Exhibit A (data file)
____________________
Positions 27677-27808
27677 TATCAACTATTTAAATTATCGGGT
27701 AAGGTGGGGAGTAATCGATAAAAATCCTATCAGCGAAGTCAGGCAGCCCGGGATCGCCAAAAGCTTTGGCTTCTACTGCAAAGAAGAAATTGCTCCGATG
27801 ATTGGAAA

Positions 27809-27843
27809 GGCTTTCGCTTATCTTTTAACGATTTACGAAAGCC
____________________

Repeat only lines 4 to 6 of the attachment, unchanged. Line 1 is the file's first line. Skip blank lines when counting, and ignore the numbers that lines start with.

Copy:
27801 ATTGGAAA

Positions 27809-27843
27809 GGCTTTCGCTTATCTTTTAACGATTTACGAAAGCC